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Neighborhood Nuisance: Unkempt Belleview Home and Unwelcome Houseguests Raise Eyebrows

By Bryce Abshier – Contact

(Thoughts? Have your letter to the editor published here!)

An unkempt Belleview home, as well as reported homeless squatters, were the topic of deliberation at a recent City of Belleview Code Compliance Hearing.

Nestled within an otherwise pristine neighborhood, the residence at 11401 SE 55th Ave stands as a monument of neglect amid serene surroundings. Built in 1961, this once charming home boasts three bedrooms and one bathroom, occupying 1,330 square feet on a 0.38-acre lot. Recent years, however, have not been kind to the home.

Beyond the years of neglect lies a deeper concern. Neighbors have reportedly voiced concern over homeless individuals breaking into the house, seeking shelter within its walls. This troubling development added another layer of urgency to the situation. This home, prior to any unwanted inhabitants seeking refuge from the elements, had been vacant with its windows and doors boarded up for several years.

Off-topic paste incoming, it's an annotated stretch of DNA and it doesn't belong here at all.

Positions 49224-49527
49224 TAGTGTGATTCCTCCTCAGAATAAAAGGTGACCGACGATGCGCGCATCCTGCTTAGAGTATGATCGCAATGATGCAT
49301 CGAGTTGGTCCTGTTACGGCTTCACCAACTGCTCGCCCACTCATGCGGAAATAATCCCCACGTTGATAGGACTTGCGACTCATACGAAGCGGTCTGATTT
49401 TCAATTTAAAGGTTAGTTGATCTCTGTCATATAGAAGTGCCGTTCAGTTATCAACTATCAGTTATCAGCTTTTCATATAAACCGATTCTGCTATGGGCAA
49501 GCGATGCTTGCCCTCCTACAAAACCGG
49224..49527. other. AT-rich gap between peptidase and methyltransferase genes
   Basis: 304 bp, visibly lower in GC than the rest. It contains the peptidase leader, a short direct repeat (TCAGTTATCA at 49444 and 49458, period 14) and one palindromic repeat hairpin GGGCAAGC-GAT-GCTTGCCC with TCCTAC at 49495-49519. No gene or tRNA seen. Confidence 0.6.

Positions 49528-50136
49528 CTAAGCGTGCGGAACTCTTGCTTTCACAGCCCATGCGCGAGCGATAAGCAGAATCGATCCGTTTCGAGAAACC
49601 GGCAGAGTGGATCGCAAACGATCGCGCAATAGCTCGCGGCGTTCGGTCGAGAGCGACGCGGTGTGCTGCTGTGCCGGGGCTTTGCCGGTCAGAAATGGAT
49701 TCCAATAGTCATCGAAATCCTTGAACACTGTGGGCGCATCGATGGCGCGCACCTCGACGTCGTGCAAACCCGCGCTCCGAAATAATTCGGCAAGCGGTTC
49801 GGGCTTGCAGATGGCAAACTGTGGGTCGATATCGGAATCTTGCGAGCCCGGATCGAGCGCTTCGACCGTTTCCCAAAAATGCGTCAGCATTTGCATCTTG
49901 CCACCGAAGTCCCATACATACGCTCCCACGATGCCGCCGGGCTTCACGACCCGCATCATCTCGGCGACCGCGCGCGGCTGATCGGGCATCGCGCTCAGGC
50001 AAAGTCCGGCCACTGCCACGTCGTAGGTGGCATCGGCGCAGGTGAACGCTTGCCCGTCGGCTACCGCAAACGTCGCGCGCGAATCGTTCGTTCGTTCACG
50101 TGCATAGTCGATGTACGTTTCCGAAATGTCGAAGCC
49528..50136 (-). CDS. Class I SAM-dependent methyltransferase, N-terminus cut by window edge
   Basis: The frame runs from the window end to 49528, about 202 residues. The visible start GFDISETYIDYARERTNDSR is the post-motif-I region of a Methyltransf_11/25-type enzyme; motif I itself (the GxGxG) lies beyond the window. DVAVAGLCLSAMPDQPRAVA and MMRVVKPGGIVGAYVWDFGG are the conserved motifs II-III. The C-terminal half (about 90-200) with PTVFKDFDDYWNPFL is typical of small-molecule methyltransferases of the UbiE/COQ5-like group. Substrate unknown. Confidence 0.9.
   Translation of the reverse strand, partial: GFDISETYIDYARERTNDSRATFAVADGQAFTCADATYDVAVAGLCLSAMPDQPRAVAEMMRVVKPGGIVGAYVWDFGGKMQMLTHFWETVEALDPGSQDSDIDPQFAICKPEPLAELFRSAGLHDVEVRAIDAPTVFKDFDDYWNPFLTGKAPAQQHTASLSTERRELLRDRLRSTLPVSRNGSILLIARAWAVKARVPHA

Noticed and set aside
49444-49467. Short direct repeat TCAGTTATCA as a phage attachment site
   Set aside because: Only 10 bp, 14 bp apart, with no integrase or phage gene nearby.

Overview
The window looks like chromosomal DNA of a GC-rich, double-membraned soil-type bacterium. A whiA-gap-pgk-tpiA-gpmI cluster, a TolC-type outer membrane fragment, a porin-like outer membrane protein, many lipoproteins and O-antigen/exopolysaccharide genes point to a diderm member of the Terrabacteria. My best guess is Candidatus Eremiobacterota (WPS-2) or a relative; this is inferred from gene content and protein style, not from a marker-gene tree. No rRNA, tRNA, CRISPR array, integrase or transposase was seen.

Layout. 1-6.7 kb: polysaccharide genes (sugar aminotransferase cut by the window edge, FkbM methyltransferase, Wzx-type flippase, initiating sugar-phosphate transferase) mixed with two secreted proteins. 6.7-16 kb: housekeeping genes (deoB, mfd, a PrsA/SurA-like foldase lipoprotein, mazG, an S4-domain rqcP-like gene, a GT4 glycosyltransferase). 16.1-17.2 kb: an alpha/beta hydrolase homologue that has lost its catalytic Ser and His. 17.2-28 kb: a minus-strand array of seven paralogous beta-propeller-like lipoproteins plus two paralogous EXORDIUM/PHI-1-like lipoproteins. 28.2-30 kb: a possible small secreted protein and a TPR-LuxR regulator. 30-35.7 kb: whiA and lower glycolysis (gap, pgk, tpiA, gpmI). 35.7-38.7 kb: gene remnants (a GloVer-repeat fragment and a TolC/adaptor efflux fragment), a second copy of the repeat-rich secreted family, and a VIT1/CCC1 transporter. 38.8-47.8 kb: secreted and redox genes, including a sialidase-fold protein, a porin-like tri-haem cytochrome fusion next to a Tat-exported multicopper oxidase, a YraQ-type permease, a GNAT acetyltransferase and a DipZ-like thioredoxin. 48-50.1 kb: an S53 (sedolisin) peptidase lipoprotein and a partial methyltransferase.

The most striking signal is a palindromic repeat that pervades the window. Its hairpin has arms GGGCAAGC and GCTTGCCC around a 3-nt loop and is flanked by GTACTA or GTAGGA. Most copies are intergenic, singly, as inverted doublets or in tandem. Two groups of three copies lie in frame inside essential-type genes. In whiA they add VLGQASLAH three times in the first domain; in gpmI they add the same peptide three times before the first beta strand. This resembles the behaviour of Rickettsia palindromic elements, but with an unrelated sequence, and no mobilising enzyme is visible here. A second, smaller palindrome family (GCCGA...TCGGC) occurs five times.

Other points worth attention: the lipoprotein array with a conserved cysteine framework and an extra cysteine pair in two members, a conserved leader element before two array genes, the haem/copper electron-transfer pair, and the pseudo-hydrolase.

Under Belleview regulations related to nuisances, the property owner faced a litany of infractions, from overgrown vegetation to the accumulation of tree debris. Not only do these infractions damage the neighborhood’s aesthetic appeal, City officials also say they pose safety hazards for residents and passersby.

The saga of code violations plaguing this Belleview residence has unfolded over months, with warnings issued to little avail. Despite repeated notices, the property’s owner, Back to Basic Holdings LLC, has remained indifferent to calls for corrective action. State of Florida Divisions of Corporations records indicate that the Back to Basics Holdings corporation is headquartered nearby, on Blitchton Road in Ocala.

Residents in the vicinity have expressed concerns about declining property values and safety hazards. Reports of unauthorized access by homeless have only exacerbated these worries. While the front yard appears shabby enough, photos shared during the hearing, taken from a consenting neighbor’s backyard, show a deep jungle of wild overgrowth.

When local authorities convened at the recent Code Compliance hearing, the property owner failed to appear. In their absence, the Special Magistrate found the property in violation and issued corrective measures.

The measures include a minimum Code Enforcement fee of $350 for city expenses and a mandate to address overgrown vegetation and debris within two weeks. Failure to comply will result in daily fines of $250 until corrections are made. City documents state that “All costs incurred by the City are to be placed on the property as a lien until paid with the maximum fine to be $5,000.00.”

(Thoughts? Have your letter to the editor published here!)

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